Neoliberalism’s War on Higher Education
By Henry A. Giroux
Between the Lines (2014)
256 pages, $17.00
Henry Giroux’s passion for the subject of neoliberal policy effects over time on higher education is evident in his new book, Neoliberalism’s War on Higher Education. While the drive for privatization has spawned austerity policies in both the U.S. and Canada, he explains that money does exist for higher education. He discusses how government priorities have increasingly turned into a form of “economic Darwinism that pours money into military and private spending” while continuing to make cuts in the public sphere.
At a micro level, he points out how the system suppresses dissent using tactics such as placing blame on individuals for productivity issues in the workplace. If you can’t keep up with the pace of work, it becomes your own personal problem rather than cuts and lack of resources. While he speaks mainly of the effects on faculty, it’s fairly obvious that his arguments extend to staff.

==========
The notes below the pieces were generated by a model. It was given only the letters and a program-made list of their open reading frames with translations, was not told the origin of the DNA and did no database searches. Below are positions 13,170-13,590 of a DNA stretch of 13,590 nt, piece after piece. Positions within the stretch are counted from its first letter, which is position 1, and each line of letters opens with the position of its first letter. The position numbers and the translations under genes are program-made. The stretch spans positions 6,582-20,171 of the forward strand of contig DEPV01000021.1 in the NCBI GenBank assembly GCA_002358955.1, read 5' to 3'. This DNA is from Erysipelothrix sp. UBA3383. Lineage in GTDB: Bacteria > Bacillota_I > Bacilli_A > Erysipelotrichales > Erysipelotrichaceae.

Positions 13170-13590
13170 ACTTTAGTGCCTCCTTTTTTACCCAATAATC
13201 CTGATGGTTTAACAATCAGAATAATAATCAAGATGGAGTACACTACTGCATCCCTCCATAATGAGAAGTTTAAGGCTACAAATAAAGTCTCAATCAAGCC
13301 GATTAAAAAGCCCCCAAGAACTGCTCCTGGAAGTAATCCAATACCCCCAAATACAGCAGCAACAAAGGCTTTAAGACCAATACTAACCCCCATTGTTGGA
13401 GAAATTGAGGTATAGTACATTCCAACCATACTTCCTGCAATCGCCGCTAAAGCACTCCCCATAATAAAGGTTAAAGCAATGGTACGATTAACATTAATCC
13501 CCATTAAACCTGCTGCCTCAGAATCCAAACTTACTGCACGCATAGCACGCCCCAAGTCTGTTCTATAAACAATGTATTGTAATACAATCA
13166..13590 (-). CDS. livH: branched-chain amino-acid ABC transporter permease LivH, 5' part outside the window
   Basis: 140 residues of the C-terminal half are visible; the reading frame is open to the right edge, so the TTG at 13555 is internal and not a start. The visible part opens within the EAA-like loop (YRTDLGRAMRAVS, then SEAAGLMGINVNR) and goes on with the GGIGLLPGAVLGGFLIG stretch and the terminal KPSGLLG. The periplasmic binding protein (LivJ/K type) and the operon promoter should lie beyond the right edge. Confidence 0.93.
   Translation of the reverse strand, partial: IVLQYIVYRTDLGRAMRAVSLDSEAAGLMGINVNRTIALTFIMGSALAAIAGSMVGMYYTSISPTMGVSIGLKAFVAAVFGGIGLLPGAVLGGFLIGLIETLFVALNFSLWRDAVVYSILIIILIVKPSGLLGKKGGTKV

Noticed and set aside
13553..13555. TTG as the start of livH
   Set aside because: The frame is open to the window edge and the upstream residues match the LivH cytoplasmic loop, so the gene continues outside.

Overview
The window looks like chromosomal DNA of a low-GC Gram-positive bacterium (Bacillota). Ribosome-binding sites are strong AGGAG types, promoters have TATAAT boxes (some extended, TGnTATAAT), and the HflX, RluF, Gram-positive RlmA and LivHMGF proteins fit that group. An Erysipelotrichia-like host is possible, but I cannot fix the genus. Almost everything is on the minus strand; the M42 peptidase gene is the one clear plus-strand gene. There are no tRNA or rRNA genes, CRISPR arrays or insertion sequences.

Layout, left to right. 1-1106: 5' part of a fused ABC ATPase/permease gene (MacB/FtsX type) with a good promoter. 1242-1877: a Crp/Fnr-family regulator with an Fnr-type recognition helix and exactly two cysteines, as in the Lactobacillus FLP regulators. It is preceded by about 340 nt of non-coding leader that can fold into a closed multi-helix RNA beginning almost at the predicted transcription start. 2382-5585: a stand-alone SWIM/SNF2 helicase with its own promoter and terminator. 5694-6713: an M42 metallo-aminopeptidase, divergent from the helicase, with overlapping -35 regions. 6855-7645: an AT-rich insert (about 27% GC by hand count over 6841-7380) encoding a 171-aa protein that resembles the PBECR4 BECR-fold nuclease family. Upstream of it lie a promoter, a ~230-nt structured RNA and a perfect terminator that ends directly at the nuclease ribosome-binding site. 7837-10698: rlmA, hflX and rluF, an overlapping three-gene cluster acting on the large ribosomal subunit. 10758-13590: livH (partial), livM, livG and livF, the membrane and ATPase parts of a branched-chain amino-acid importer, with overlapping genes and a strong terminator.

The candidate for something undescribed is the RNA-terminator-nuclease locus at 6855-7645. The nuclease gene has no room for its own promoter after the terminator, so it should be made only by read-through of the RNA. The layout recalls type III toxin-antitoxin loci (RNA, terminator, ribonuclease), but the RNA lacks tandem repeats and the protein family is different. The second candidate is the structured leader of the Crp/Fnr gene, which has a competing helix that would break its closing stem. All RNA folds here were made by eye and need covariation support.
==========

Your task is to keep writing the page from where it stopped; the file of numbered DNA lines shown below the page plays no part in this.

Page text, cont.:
Mostly American examples are given, which provide a snapshot of how the U.S. is much further along the privatization spectrum. The Quebec student protests are held up as a Canadian example of how a social justice movement can connect citizens in order to intervene in this kind of agenda. The Casseroles movement was a result of the student protests connecting with broader public sentiment. Broad-reaching flaws in political policies were publicly highlighted, which affect not only the quality of education but health care and other public bodies.
While his writing is rather dense and repetitious in places, his message is clear and relevant. All who work in education need to educate others by speaking and writing publicly. We need to create alliances between unions and outside social organizations to address damaging austerity policies in higher education.